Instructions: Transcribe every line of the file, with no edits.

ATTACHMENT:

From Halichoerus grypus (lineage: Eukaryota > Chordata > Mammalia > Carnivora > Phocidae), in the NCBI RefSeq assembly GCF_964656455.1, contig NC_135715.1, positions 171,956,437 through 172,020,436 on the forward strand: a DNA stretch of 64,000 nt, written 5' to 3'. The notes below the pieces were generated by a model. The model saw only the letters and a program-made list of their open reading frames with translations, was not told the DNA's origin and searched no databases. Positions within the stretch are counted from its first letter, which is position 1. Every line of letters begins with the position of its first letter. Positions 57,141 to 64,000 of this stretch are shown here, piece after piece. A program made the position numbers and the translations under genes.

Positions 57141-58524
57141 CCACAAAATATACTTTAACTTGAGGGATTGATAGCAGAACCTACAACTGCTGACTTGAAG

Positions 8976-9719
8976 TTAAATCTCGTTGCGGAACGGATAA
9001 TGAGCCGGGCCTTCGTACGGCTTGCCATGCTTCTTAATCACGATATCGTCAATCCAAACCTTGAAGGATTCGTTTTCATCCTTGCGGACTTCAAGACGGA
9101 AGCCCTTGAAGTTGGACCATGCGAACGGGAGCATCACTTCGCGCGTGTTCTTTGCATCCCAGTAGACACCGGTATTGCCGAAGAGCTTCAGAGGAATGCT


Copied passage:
From Halichoerus grypus (lineage: Eukaryota > Chordata > Mammalia > Carnivora > Phocidae), in the NCBI RefSeq assembly GCF_964656455.1, contig NC_135715.1, positions 171,956,437 through 172,020,436 on the forward strand: a DNA stretch of 64,000 nt, written 5' to 3'. The notes below the pieces were generated by a model. The model saw only the letters and a program-made list of their open reading frames with translations, was not told the DNA's origin and searched no databases. Positions within the stretch are counted from its first letter, which is position 1. Every line of letters begins with the position of its first letter. Positions 57,141 to 64,000 of this stretch are shown here, piece after piece. A program made the position numbers and the translations under genes.

Positions 57141-58524
57141 CCACAAAATATACTTTAACTTGAGGGATTGATAGCAGAACCTACAACTGCTGACTTGAAG

Positions 8976-9719
8976 TTAAATCTCGTTGCGGAACGGATAA
9001 TGAGCCGGGCCTTCGTACGGCTTGCCATGCTTCTTAATCACGATATCGTCAATCCAAACCTTGAAGGATTCGTTTTCATCCTTGCGGACTTCAAGACGGA
9101 AGCCCTTGAAGTTGGACCATGCGAACGGGAGCATCACTTCGCGCGTGTTCTTTGCATCCCAGTAGACACCGGTATTGCCGAAGAGCTTCAGAGGAATGCT